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Navigating the Effects of Death on Marital Relationships Through Therapy
Death is a life-changing event that changes people’s perceptions and beliefs, especially concerning a loved one. Many people have lost their loved ones in the last three years because of the pandemic. Most people have lost their elderly parents, friends, and sometimes even young children. In such a situation, marriages become untenable and challenging to manage. When one of the partners is grieving, and the other cannot empathize or provide support, difficulties within the marriage can arise quickly. Consequently, couples become less patient with each other and end up associating time spent with each other with lost time. They start associating this lost time with how short life is. With that being the scenario, couples often wonder if they are spending their concise lives with the wrong person and losing precious time. To understand death and its effects on marriage, we contacted Kasey Scharnett King, LMFT. She is a marriage therapist in private practice in Fort Worth, Texas. She specializes in marital and sex therapy and often sees couples with challenges post-pandemic. Kasey is also an author, speaker and Navy veteran. Kasey services couples in the states of Mississippi and Texas who seek to improve their marriage, rediscover themselves individually and break the cycle of generational trauma and dysfunction.
What sort of problems and challenges do married couples face today?
There are a few challenges that I consistently see among married couples. They are: patience, children and higher levels of anxiety. Child birth has been put on hold because one of the partners is not on board. As many feel we are still living in the pandemic, one partner fears bringing children into the world. This has created discord in marriages. In addition, as more people work from home, it has heightened social anxiety. Earlier, couples were used to date nights and hanging out with friends.
How has death impacted marital relationships?
So many people have passed away during the pandemic and it has affected millions of families. Due to many sudden deaths, during the pandemic, I have seen couples being impatient. Usually one partner has a “life is short” mentality and does not want to “waste” time on someone who they believe won’t change. In addition, the pandemic has made them anxious of living a life that was once normal in fear of contracting Covid-19. This death anxiety pours over into the marriage creating a disconnect.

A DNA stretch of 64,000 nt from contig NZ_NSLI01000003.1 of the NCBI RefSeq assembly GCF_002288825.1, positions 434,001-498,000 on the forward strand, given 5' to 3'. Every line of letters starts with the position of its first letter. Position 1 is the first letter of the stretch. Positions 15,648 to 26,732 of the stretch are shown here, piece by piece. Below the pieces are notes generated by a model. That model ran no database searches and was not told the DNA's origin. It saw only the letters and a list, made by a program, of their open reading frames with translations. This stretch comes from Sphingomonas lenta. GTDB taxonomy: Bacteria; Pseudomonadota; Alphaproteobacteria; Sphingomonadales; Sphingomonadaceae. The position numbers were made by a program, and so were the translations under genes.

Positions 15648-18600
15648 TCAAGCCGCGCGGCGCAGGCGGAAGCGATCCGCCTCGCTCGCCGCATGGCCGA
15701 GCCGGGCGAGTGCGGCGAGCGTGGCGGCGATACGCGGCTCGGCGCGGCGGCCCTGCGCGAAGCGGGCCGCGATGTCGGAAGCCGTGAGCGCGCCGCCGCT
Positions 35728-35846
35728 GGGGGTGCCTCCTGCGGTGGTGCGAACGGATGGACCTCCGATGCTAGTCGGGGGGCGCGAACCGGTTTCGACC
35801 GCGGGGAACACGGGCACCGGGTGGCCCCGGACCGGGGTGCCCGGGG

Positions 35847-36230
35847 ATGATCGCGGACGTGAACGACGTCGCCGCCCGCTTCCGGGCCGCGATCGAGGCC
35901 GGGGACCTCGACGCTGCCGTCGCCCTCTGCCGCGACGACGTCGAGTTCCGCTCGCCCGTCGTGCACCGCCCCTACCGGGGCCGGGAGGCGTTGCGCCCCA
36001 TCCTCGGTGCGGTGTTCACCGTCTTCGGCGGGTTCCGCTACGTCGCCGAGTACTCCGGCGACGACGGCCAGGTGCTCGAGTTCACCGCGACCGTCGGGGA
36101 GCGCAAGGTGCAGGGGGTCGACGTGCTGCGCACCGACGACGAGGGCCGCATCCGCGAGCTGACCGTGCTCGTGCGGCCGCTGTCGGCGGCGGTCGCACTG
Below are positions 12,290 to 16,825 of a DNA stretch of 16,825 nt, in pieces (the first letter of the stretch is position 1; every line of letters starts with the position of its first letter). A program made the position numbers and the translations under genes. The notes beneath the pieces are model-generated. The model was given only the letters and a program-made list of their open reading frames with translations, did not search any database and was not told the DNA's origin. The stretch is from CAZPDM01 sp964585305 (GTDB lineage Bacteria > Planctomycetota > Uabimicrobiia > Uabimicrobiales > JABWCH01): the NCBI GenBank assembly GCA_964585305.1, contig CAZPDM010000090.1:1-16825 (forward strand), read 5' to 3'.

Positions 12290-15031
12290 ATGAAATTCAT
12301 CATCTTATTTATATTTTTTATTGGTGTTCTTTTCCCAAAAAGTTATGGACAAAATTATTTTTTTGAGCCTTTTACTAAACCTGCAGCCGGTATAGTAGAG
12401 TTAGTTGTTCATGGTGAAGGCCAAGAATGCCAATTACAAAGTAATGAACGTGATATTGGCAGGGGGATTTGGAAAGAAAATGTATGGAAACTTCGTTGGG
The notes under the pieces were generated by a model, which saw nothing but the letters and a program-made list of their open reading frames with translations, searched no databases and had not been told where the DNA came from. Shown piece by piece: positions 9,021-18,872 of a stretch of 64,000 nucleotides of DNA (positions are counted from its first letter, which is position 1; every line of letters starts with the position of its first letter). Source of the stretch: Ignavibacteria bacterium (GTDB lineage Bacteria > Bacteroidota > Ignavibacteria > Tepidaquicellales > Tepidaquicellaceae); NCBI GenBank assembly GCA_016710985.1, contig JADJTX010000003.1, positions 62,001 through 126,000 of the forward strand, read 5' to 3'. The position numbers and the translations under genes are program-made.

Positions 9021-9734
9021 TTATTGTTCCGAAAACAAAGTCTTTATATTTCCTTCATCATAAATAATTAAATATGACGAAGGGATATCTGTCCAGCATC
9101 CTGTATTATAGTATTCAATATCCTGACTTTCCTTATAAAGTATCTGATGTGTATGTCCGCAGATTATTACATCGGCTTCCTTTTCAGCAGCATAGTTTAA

Before the pandemic, what were the most common challenges that married couples faced?
Most challenges prior to the pandemic were related to finances, family concerns and infidelity/lack of trust. Many marriages prior to the pandemic involved family members that did not live in the home. Often, opinions of a mother-in-law, siblings or friends were allowed inside the marriage which caused a disruption within the family unit. Finances have always been the number one reason for divorce. It has been a longstanding reason couples attend therapy. This is due to mismanaging finances, lying about finances, helping other family members without discussing it with your spouse, etc. This creates a lack of trust between the couple and also their future plans such as having children, purchasing a home or even retiring. Like finances, marital deceit was another reason married couples largely attended therapy. Couples sought to discover ways to stay married and work through rebuilding trust and forgiving betrayal.
What would you advise to married couples with post pandemic challenges?
I would advise couples to take time reevaluating their marriage. I would urge them to look at how the pandemic has affected their intimacy, and how they can bring fun and passion back into their marriage.
What is the best therapy married couples can get?
“Best therapy” is relative. It depends on the couple, where they are in their marriage, and what style works best for them. I would say it is important to discover what your needs and goals are, then proceed to research what works best for you. Therapy is not just about sitting on the couch – there are various forms of therapy. I do believe couples should attend some form of therapy at least 2-3 times a year to ensure they have a healthy and thriving marriage.
Mutual support and empathy go a long way in marital relationships
Indeed, death affects everyone differently. When a married couple experiences the death of a loved one, the person most affected by the passing away may become withdrawn and disinterested. If the other spouse does not support or empathize with the grieving partner, it could lead to marital conflicts.Considering how common death has become after the pandemic, it is essential to help couples grieve together and support each other. In addition, it is crucial to address anxieties related to childbirth, working from home, and socializing. Ironically, the more time couples spend with each other, the more isolated they may feel. Hence, it is essential to socialize with other friends, go out on date nights, and ensure that they are bringing back a sense of normalcy to their lives. Finally, seeking therapy when needed will help support a marriage that is creaking under the pressures of death, stress, and anxiety.
Jaiyant Cavale is an RCI-registered clinical psychologist who works with various populations. He has over ten years of experience working in different professional settings, ranging from multi-specialty clinics to private practice.
He uses an eclectic therapeutic approach to treat acute and chronic mental health conditions.